The Spanish Supreme Court has recently fined banking giant Santander €1 million euros due to “serious” historic AML failings relating to a single client. The fine related to due diligence failings on the now defunct Spanish property giant Rumasa. These failings resulted in €50million being laundered through the company between 2007 and 2011.
Whilst the fine is not of the magnitude recently seen for systematic AML failings, it is a reminder of the need for financial institutions to ensure historic failings are addressed and reported to ensure compliance to regulation and legislation in order to avoiding regulatory or legal sanctions.
Rumasa was once one of the biggest companies in Spain employing over 60,000 people and constituted nearly 2% of Spanish GDP. In the 1990s the group was subject to an expropriation order which resulted in a public agency taking ownership of the company. This was deemed to be in the public interest due to allegations of currency smuggling, fraud and tax evasion.
However, the company was rebuilt in the 1990s before applying for bankruptcy after having ran up debts of more than €700million by 2011 – the same period in which Santander (then Bank Banesto) was found to have facilitated the money laundering due to “serious” internal failings.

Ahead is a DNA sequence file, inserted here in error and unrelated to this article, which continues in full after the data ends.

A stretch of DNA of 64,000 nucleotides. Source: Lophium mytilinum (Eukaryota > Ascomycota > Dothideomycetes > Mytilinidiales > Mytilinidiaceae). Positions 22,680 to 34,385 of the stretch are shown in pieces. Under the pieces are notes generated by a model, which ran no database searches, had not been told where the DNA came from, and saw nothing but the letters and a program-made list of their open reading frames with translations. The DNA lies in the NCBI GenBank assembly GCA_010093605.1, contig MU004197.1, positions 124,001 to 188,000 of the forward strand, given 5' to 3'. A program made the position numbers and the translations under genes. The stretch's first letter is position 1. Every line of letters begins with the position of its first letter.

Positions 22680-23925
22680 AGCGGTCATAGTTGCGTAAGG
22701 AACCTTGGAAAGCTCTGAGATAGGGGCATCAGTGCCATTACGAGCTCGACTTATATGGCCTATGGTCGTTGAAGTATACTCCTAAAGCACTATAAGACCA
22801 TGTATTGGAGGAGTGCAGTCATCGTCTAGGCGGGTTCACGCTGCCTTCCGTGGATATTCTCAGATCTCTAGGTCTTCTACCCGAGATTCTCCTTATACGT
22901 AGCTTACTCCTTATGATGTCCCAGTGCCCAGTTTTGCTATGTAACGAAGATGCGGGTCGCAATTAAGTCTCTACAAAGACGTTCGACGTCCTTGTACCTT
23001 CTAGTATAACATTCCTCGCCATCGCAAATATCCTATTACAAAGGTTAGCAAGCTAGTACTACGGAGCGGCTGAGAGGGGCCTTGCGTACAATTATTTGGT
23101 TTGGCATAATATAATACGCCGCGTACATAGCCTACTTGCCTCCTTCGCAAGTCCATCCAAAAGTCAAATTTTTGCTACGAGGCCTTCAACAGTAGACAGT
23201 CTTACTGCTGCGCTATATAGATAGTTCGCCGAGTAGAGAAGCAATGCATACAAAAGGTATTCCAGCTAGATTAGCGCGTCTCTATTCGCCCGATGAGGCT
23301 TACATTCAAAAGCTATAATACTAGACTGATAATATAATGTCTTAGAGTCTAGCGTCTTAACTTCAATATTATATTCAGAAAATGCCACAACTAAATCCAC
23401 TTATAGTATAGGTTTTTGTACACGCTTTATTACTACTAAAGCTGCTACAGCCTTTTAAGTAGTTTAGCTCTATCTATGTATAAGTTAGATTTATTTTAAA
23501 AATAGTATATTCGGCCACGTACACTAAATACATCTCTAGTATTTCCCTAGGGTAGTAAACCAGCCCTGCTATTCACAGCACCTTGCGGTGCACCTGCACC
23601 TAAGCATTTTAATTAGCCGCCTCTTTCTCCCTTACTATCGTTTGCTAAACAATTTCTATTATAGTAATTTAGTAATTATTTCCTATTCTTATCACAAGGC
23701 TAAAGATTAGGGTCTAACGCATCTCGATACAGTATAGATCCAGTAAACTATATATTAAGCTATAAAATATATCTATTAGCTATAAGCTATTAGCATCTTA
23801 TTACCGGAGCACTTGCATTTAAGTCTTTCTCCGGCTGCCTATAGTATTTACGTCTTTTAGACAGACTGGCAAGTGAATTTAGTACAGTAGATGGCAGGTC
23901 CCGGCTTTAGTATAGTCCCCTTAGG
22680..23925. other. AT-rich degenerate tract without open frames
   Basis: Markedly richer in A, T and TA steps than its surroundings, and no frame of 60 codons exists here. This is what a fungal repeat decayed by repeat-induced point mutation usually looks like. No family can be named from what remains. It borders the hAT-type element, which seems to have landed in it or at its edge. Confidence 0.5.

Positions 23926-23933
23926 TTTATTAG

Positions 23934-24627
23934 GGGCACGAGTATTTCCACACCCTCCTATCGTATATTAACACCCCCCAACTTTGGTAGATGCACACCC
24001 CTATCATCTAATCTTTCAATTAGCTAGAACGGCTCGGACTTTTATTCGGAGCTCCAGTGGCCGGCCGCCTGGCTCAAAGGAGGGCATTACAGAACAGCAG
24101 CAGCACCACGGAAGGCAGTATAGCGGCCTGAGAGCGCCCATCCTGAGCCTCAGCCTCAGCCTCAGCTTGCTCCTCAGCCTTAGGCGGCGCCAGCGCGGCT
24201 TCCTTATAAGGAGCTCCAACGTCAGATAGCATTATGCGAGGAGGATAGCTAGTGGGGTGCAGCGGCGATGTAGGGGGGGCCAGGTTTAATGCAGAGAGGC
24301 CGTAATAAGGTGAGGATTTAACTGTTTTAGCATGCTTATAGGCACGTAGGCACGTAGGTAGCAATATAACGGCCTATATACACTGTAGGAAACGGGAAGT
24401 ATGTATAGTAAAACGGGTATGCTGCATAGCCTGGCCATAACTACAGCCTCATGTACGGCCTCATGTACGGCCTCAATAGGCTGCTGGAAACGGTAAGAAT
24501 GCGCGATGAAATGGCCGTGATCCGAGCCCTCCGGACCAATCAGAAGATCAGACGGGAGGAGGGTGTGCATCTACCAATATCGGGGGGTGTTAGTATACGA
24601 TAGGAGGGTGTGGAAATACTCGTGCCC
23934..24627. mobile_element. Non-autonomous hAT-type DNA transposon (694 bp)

The case highlights a number of important points. Firstly, the courts and law enforcement agencies are still pursuing cases relating to historic failings which resulted in the facilitation of money laundering. Secondly, it highlights the continual need for financial institutions to ensure historic client due diligence records are reviewed and rectified where deficiencies have been identified, and where required, reported via a client remediation programme.
The AML failings of which Santander have now been found guilty in relation to Rumasa also highlight the need for an effective transaction monitoring programme. If suitable and robust monitoring of the Rumasa transactions had been in place, then Santander would have been able to identify the illicit activity and reported it to the authorities.
Where a financial institution identifies potential deficiencies in historic transaction monitoring controls then a remediation of transactions from any given period should be undertaken.
The final point of interest about this case is that the client involved in money laundering was one of the biggest companies at the time in Spain. This goes to show that the same controls and due diligence needs to be applied to all clients no matter how big or well known. It is interesting that Santander did not appear to undertake a review of historic transactions relating to Rumasa despite the amount of adverse media and legal activity to which the company was subject.